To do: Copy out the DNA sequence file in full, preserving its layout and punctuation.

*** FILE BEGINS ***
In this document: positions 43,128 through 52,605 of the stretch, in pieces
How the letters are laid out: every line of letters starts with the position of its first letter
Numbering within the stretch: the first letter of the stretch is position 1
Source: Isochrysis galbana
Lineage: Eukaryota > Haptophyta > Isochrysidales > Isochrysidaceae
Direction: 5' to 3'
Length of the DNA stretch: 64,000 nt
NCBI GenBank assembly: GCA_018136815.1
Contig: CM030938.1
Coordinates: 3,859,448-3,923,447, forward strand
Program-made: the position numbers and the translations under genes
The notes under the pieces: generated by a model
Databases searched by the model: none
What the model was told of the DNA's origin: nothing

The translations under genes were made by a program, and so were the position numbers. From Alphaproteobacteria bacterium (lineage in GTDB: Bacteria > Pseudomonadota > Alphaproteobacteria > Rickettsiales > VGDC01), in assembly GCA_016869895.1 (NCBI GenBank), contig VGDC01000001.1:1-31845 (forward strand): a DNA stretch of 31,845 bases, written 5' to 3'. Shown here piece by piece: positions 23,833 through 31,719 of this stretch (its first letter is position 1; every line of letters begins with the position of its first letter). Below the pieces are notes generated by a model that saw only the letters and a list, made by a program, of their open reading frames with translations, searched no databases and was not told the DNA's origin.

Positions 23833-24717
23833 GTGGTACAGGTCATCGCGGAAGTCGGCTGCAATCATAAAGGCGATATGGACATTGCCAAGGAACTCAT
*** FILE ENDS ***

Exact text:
In this document: positions 43,128 through 52,605 of the stretch, in pieces
How the letters are laid out: every line of letters starts with the position of its first letter
Numbering within the stretch: the first letter of the stretch is position 1
Source: Isochrysis galbana
Lineage: Eukaryota > Haptophyta > Isochrysidales > Isochrysidaceae
Direction: 5' to 3'
Length of the DNA stretch: 64,000 nt
NCBI GenBank assembly: GCA_018136815.1
Contig: CM030938.1
Coordinates: 3,859,448-3,923,447, forward strand
Program-made: the position numbers and the translations under genes
The notes under the pieces: generated by a model
Databases searched by the model: none
What the model was told of the DNA's origin: nothing

The translations under genes were made by a program, and so were the position numbers. From Alphaproteobacteria bacterium (lineage in GTDB: Bacteria > Pseudomonadota > Alphaproteobacteria > Rickettsiales > VGDC01), in assembly GCA_016869895.1 (NCBI GenBank), contig VGDC01000001.1:1-31845 (forward strand): a DNA stretch of 31,845 bases, written 5' to 3'. Shown here piece by piece: positions 23,833 through 31,719 of this stretch (its first letter is position 1; every line of letters begins with the position of its first letter). Below the pieces are notes generated by a model that saw only the letters and a list, made by a program, of their open reading frames with translations, searched no databases and was not told the DNA's origin.

Positions 23833-24717
23833 GTGGTACAGGTCATCGCGGAAGTCGGCTGCAATCATAAAGGCGATATGGACATTGCCAAGGAACTCAT